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Some people prefer a complete steel frame, whereas others like a complete carbon fiber frame. Carbon fiber in general is lighter and more comfortable to ride than steel.
It’s also possible for some parts of a bike to be steel and for others to be carbon. In this article, I will explain everything you need to know about carbon forks on a steel frame.
Carbon forks can be installed on a steel frame. In general, they are more comfortable and make the bike lighter. The main consideration is that the steerer tube of the forks fits the frame. Second-hand forks are often trimmed and can be too short for some frames.
Virtually everyone who tries a complete carbon bike compared to a steel frame reports that it’s more comfortable. The reason is it’s less rigid than steel and absorbs more vibrations and minor impacts.
But, the forks are only a minor component of a bike, so today I will cover if carbon forks make a difference, why road bikes have carbon forks, whether carbon forks are stronger, and if carbon forks are reliable.
Do Carbon Forks Make a Difference
There are a few potential fork/frame combinations on a bike. For example, you can have a carbon frame with steel forks, a steel frame with carbon forks, or a carbon frame and carbon forks.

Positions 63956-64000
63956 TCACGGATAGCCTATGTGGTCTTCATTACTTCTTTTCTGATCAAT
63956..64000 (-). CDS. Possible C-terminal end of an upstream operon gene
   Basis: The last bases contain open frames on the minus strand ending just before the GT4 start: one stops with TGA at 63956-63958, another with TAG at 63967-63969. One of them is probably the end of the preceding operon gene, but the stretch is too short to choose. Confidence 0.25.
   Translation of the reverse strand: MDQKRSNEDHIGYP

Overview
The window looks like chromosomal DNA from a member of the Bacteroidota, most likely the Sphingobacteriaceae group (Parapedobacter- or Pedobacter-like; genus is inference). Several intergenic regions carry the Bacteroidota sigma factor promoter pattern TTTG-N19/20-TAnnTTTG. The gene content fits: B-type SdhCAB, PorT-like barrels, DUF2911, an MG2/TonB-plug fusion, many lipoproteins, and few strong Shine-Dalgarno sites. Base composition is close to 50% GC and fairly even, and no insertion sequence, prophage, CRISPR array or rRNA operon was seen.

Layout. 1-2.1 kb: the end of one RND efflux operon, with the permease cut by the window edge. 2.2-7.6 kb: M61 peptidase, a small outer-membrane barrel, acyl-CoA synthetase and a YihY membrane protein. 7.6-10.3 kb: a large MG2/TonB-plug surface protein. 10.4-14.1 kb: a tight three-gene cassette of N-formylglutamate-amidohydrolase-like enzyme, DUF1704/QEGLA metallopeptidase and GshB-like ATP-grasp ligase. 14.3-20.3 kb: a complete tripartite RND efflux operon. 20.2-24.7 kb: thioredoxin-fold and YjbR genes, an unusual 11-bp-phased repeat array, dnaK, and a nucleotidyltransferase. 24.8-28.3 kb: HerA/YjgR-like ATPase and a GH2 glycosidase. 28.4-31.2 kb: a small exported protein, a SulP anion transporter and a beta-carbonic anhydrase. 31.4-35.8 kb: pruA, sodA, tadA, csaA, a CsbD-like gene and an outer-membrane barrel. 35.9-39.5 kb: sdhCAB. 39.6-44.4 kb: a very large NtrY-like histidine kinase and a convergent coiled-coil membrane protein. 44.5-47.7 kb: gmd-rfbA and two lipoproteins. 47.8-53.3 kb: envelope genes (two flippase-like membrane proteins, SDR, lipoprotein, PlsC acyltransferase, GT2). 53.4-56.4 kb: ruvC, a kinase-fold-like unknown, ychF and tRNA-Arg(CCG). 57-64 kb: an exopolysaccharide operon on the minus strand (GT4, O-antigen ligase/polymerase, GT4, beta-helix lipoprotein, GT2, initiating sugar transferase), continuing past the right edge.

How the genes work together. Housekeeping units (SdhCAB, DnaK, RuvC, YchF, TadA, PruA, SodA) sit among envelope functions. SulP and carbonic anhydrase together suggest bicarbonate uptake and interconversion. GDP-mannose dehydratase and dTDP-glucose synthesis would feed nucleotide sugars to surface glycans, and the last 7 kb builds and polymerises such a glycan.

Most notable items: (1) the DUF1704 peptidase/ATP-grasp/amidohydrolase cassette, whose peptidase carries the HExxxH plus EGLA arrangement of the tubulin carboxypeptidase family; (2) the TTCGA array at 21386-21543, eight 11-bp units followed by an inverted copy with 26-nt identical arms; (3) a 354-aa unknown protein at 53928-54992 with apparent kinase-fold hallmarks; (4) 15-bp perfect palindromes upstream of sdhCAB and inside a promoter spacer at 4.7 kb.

So, here’s an explanation of whether carbon forks make a difference and if they’re worth it:
Overall, carbon forks do make a difference. In, general, they’re more comfortable than other types of frames. However, this does often depend on the build of the bike. Some bikes made from steel are more comfortable than carbon. Also, carbon is much stronger and so safer than other metals.
This makes them break far less easily. But, for some types of bicycles, it doesn’t make sense to get carbon fiber forks because of the nature of the type of riding.
The reason is that carbon forks in general are twice the price of aluminum forks. This can be a heavy price to pay for cycling that doesn’t involve terrain or a riding style where the difference would be noticeable.
Therefore, some people would argue that the extra price can’t be justified in some cases.
Here’s a table that shows which bikes are suited to carbon components, and which types of bikes are more suited to alloy:
|Type of Bike||Best fork material (carbon or aluminum)|
There are numerous other benefits that carbon forks have over steel forks. They are:
- Carbon forks are stronger
- Have superior handling
- They make the bike faster
- They are more comfortable
For some types of riding these benefits aren’t as essential as others.
For example, with downhill riding, you mostly ride on dirt which is a lot softer. You also often don’t have contact with the ground as you make minor and major jumps because the ground is not perfectly flat.